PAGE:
A White Leghorn Hen

Dual purpose breeds are popular in homestead flocks. These chickens are bred to be utilized for both meat and eggs. Some of the most notable dual purpose breeds would be the Australorp, Orpingtons, and Barred Rocks. 

Hobby poultry have become increasingly popular in recent years. Hobby chickens are some of the wackiest of the chicken breeds. They can have interesting colors and patterns. Some have feathers growing out of their waddles (muffs), heads (topknots), and feet. Others have feathers that look like rabbit fur (silkies), feathers that curl up towards their heads (frizzles), and even a combination of both these features (sizzles). 

A Black Bearded Silkie Bantam Hen

Hobby chickens have a wide variety of combs. Some of their combs look like popcorn, pebbles, spike balls, or even a king’s crown. Sultans are a breed of chicken with the most of these characteristics. They are a small white bird with a “V” shaped comb, top knot, vulture hocks (feathers that extend down from the thigh), feathered feet, and an extra toe. Phoenix chickens are another impressive breed. They come in vivid colors and have tail feathers that never stop growing. 

This Black Sumatra Rooster has a tail similar to a Phoenix, however his will stop growing.

The largest of the chicken breeds include the Cochin, Brahma, and Jersey Giant. The smallest of the chicken breeds are known as Bantams.  They’re essentially the toy dogs of the chicken world who only grow to be half or less the size of a normal chicken. The smallest of the bantams include Serama Bantams, Sebright Bantams, and Game Bantams. 

A Dark Brahma Hen perched in a flower tree
(Photo by Carissa Gerwig)
A Golden Laced Sebright Bantam Rooster showing off to the ladies

Proper housing is a necessity when raising chickens. Chicken houses and runs need to be predator-proof which means unable to be dug into, squeezed into, climbed into, or easily broken into. It should also protect from weather such as snow, rain, and strong wind. The coop should be cleaned out regularly. Lastly, housing should have adequate space per bird (2 feet minimum inside the coop) and enough perch space for all the birds to perch comfortably. Chickens should be given more space if they don’t have access to free-range or a large run. When chickens are too crowded it can lead to cannibalism and health issues.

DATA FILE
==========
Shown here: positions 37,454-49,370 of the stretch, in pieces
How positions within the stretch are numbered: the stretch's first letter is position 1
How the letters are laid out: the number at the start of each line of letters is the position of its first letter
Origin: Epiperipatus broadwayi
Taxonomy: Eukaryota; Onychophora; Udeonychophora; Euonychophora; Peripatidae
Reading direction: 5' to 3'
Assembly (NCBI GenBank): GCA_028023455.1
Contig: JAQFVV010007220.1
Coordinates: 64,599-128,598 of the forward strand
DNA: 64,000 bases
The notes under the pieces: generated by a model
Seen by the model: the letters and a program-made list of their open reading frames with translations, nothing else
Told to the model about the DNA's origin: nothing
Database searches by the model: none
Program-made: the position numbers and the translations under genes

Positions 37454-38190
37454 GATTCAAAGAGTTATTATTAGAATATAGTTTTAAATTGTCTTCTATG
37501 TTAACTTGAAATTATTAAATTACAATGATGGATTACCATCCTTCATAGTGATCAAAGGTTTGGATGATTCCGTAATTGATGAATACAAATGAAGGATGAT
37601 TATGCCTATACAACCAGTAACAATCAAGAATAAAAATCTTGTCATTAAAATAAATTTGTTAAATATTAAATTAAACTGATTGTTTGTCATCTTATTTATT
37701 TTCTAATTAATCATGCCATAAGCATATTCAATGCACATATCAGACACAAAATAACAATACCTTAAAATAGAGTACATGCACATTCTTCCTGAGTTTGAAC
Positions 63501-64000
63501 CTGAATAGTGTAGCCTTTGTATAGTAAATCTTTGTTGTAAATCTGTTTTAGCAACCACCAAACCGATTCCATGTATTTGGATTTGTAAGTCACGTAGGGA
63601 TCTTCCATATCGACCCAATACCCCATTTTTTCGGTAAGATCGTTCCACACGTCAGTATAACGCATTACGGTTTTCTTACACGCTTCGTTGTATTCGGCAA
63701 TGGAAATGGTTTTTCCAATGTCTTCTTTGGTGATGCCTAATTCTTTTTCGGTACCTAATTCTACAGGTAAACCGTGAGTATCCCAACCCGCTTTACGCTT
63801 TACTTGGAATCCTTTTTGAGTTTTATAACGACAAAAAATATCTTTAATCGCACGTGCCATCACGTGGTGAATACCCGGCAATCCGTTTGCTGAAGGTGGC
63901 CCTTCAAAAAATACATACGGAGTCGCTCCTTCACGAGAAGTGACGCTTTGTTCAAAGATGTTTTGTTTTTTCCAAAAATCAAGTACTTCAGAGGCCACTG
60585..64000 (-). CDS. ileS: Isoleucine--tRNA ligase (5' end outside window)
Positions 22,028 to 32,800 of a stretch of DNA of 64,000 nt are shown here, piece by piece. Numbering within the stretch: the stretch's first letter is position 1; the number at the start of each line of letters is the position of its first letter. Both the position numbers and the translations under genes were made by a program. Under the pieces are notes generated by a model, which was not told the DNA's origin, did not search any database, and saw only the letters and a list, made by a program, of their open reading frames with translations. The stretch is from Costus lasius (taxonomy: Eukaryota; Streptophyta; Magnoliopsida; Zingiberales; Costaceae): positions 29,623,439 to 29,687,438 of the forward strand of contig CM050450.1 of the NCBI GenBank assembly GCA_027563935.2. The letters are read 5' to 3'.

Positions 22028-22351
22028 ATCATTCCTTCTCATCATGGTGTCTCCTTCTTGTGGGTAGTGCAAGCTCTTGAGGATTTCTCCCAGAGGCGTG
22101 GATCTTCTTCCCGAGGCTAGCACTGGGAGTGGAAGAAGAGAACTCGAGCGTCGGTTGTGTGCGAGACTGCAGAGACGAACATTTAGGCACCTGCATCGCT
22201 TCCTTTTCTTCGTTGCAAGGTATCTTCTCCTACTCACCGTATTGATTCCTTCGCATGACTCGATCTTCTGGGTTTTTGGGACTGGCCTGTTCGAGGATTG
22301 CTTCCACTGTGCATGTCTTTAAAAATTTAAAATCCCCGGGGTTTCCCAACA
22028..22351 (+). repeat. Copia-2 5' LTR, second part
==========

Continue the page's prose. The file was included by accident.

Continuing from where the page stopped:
The flock is all perched up and ready to go to bed.

What a chicken eats depends on what it is used for. Broiler chickens are fed a high protein diet to help them grow fast. While laying hens need extra calcium to help them produce eggs. Laying feed and meat bird feed can be found in most farm stores. Chickens also need grit, especially if they don’t free range. Grit is a rough ground substance that helps aid in digestion and keeps a chicken’s crop healthy. With proper housing and nutrition, your chickens can live their lives happily. 

Some hens enjoy a watermelon slice as a snack on a hot summer day.
(Photo by Carissa Gerwig)

When it comes to showing chickens the Standard of Perfection is your best friend. The Standard of Perfection is a book containing all the recognized chicken breeds in the American Poultry Association and American Bantam Association. The book outlines nearly everything about the breed from the number of points on the crest to what angle the tail should be held. At some shows, the birds are brought up to a table and examined there. Other times, the birds are kept in their cage and the judge comes to them. At the show, chickens are divided into classes. In the large fowl category, chickens are divided up based on where they originated. While in the bantam category, they are divided up based on crest type. In each class, a reserve champion and grand champion are picked. Then all the reserve champions and grand champions are pooled together and the grand champion overall is picked. Judges judge based on the book, but personal preference can also play a role in their judging. To do well in a chicken show, your bird should follow the standard of perfection and be in good condition, meaning healthy and no feather damage. Taking good care of your chickens and knowing the Standard of Perfection is the key to success when showing poultry.

A Grey Japanese Bantam Hen poses with her Grand Champion Bantam and Overall Grand Champion trophies.

Further Information:

This website is loaded with information and allows you to read, talk, and ask questions about chickens from experienced poultry owners: 
https://www.backyardchickens.com/

This website contains information regarding show poultry: 
https://www.poultryshowcentral.com/

Baa Baa Black Sheep

I would like to thank Randall Parkin for being our guest blogger this month. The Parkin’s have been clients of Winterset Veterinary Center for a number of years and she graciously consented to helping me with our sheep blog. I hope you enjoy her pictures and words as much as I did. I have really learned a lot from the guest bloggers I had this year.